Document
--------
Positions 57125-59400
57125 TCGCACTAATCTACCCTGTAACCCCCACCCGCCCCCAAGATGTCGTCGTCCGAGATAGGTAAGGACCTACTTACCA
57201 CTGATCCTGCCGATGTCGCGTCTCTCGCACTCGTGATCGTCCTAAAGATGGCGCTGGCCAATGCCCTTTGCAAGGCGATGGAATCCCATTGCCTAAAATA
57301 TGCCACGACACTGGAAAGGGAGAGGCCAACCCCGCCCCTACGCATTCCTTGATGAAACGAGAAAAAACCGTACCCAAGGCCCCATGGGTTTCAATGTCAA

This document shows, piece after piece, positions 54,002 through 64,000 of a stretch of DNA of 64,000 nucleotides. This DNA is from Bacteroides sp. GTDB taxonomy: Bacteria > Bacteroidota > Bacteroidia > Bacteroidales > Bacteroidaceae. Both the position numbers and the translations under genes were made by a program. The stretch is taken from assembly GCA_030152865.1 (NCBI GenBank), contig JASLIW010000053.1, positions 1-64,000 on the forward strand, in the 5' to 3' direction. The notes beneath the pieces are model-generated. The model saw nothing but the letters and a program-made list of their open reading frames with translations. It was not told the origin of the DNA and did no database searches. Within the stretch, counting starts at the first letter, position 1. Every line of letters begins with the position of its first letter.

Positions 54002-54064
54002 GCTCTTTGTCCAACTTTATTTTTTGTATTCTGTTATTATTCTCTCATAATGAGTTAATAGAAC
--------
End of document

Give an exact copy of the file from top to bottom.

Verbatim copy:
Positions 57125-59400
57125 TCGCACTAATCTACCCTGTAACCCCCACCCGCCCCCAAGATGTCGTCGTCCGAGATAGGTAAGGACCTACTTACCA
57201 CTGATCCTGCCGATGTCGCGTCTCTCGCACTCGTGATCGTCCTAAAGATGGCGCTGGCCAATGCCCTTTGCAAGGCGATGGAATCCCATTGCCTAAAATA
57301 TGCCACGACACTGGAAAGGGAGAGGCCAACCCCGCCCCTACGCATTCCTTGATGAAACGAGAAAAAACCGTACCCAAGGCCCCATGGGTTTCAATGTCAA

This document shows, piece after piece, positions 54,002 through 64,000 of a stretch of DNA of 64,000 nucleotides. This DNA is from Bacteroides sp. GTDB taxonomy: Bacteria > Bacteroidota > Bacteroidia > Bacteroidales > Bacteroidaceae. Both the position numbers and the translations under genes were made by a program. The stretch is taken from assembly GCA_030152865.1 (NCBI GenBank), contig JASLIW010000053.1, positions 1-64,000 on the forward strand, in the 5' to 3' direction. The notes beneath the pieces are model-generated. The model saw nothing but the letters and a program-made list of their open reading frames with translations. It was not told the origin of the DNA and did no database searches. Within the stretch, counting starts at the first letter, position 1. Every line of letters begins with the position of its first letter.

Positions 54002-54064
54002 GCTCTTTGTCCAACTTTATTTTTTGTATTCTGTTATTATTCTCTCATAATGAGTTAATAGAAC